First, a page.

So, we approach captioning in a slightly different way.
Pre-recording for the win
We had already decided to pre-record all our conference content.
Why? It allows for better quality presentations in a number of ways– speakers can do multiple takes, and do-over errors. We can edit to make a much more engaging presentation. We’re not reliant on presenters’ upload speed for their video quality, or sound quality–itself an accessibility issue as many folks find lower quality sound much much harder to comprehend than good quality audio). In short, pre-recording produces a vastly superior presentation to live streamed presentations in almost every case.
And because presentations are pre-recorded, this also allows us to carefully edit captions to ensure their accuracy.
We then livestream the finished edited video so attendees experience the events simultaneously (which helps facilitate a lively real time chat among attendees and with speakers right along side the presentations.)
We’ll leave for another day why we’ve built our own system for displaying captions, but in short, live streamed web based video captions are not delivered in the same was regular web based video captions are.
More than just accessibility benefits
Let’s also observe that as often is the case when addressing access for disabled people, we benefit other users as well. English not your first language? Use the captions (or our associated live transcript) to help better understand the speaker. In a noisy environment? (say watching on a large screen with a group of colleagues)–captions may make the presentation easier to follow. And because there’s an associated transcript, presentations are searchable, and can be indexed by search engines.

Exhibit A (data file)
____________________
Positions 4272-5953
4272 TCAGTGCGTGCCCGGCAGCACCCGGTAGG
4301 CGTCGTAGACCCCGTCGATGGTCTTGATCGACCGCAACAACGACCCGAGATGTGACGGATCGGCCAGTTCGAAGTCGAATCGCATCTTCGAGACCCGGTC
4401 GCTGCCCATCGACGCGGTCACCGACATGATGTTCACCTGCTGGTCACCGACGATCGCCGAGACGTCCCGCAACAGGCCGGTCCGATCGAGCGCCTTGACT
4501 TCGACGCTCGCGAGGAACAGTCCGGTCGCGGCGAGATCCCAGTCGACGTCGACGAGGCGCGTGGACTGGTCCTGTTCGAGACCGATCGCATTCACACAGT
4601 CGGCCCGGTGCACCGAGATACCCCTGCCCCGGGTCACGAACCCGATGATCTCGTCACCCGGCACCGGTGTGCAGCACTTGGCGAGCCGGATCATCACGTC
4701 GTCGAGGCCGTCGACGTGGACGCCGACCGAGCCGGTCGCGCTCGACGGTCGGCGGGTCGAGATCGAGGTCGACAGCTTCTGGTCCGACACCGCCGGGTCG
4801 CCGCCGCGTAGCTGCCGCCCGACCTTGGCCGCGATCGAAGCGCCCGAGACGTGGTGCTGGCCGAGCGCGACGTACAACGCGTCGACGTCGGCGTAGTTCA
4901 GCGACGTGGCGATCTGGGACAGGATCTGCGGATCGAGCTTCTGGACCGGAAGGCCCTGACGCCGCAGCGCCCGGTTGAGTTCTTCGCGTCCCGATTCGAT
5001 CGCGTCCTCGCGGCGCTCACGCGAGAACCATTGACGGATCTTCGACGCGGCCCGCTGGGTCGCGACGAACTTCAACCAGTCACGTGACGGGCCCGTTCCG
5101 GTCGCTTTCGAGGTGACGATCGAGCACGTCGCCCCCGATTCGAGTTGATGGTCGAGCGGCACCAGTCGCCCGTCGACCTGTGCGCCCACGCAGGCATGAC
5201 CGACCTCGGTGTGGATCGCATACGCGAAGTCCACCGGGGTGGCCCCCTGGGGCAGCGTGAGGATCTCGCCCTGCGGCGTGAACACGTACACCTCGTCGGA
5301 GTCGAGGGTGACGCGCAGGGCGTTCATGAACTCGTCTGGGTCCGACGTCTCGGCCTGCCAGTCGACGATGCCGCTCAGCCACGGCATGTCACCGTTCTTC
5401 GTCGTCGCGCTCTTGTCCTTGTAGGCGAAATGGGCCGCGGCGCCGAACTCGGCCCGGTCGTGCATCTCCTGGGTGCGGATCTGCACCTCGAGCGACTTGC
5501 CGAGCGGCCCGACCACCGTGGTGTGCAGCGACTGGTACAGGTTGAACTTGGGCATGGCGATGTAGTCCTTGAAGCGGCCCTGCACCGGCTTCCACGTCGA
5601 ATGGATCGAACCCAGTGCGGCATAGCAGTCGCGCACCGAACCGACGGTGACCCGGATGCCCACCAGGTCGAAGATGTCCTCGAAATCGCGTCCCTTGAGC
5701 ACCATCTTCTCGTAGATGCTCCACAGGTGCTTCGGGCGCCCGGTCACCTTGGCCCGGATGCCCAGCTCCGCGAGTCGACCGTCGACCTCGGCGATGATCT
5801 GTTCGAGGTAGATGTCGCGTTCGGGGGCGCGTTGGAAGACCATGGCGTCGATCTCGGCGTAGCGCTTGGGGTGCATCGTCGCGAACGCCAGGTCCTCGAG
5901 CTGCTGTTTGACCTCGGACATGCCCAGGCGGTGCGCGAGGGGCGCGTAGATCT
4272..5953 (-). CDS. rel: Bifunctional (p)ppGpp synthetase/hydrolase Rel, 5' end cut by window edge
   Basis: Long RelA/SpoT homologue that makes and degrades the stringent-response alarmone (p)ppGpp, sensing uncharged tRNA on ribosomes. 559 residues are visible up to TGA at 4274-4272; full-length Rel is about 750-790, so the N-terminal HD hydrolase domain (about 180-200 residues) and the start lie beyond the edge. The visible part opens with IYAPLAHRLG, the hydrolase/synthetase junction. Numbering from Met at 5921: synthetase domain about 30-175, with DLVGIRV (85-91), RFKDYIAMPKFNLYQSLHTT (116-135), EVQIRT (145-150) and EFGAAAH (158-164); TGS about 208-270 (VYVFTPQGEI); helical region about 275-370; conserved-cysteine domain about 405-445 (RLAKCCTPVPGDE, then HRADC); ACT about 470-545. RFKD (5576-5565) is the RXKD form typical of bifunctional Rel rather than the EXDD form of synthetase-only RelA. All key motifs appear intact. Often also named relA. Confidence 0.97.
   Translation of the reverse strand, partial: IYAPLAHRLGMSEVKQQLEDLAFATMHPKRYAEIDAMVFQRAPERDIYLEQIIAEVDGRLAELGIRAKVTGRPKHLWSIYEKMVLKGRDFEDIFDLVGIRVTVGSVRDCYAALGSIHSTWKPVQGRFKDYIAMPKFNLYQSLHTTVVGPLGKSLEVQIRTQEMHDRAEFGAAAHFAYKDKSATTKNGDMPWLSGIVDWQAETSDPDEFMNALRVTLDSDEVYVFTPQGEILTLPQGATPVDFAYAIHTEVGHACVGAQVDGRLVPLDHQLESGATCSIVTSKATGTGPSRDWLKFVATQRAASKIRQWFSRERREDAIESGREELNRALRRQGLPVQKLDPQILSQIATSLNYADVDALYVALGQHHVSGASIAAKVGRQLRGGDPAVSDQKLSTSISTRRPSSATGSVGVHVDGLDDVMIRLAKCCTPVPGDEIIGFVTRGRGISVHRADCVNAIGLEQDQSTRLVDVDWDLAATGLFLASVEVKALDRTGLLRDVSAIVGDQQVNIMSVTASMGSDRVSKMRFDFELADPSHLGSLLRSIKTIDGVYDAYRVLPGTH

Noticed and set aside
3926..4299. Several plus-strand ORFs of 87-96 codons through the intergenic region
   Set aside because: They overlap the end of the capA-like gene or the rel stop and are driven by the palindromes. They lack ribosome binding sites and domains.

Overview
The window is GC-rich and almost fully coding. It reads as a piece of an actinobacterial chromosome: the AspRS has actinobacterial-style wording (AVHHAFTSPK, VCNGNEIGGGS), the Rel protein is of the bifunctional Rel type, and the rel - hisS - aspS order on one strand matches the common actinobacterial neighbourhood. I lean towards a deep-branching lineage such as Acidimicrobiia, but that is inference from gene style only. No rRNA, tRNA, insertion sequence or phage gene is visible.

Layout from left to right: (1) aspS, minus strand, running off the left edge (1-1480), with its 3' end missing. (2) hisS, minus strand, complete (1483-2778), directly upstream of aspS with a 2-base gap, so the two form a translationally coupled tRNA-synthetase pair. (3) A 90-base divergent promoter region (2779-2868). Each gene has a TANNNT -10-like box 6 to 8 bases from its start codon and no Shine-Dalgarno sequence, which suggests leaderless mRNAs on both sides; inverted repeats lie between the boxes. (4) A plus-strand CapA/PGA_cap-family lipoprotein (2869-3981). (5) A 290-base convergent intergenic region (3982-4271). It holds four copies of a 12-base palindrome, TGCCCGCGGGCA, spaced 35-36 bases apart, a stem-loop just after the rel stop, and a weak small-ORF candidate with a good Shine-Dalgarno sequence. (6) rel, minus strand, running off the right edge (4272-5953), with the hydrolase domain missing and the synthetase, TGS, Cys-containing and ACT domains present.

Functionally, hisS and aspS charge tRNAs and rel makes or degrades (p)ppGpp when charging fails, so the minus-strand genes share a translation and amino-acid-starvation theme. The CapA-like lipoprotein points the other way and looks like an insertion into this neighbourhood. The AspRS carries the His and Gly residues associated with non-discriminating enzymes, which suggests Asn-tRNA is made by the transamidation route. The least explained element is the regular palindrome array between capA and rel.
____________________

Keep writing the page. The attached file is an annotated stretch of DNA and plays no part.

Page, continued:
The second essential component in a presentation are the associated visuals (OK, so once in well over 1,000 presentations since 2004 at one of our conferences a speaker spoke with no visuals…)
This is usually almost entirely overlooked in terms of its impact on accessibility. Whether pleasant accompanying visuals, sight jokes (meme GIFs are often used in this way), code, graphs, charts, speakers almost invariably assume the audience can see the screen (how many time have you heard “as you can see from the slide…”). And then there are screencasts (so much going on), and don’t even get me started on live coding sessions (as a complete aside unrelated to a11y I hate live coding sessions, maybe the subject for another day).
Screen readers or other assistive devices are of no use here–the visuals on a screen are essentially a binary blob, utterly inaccessible except to people’s eyes. Any text is not actually text a screen reader can read, just bits rendered as pixels.
Enter audio descriptions
So, to address this we initially considered audio descriptions. These are particularly used in television, cinema, and the theatre, where a narrator describes the action, facial expressions and other aspects important to understanding the work that aren’t conveyed in the dialog and soundtrack alone.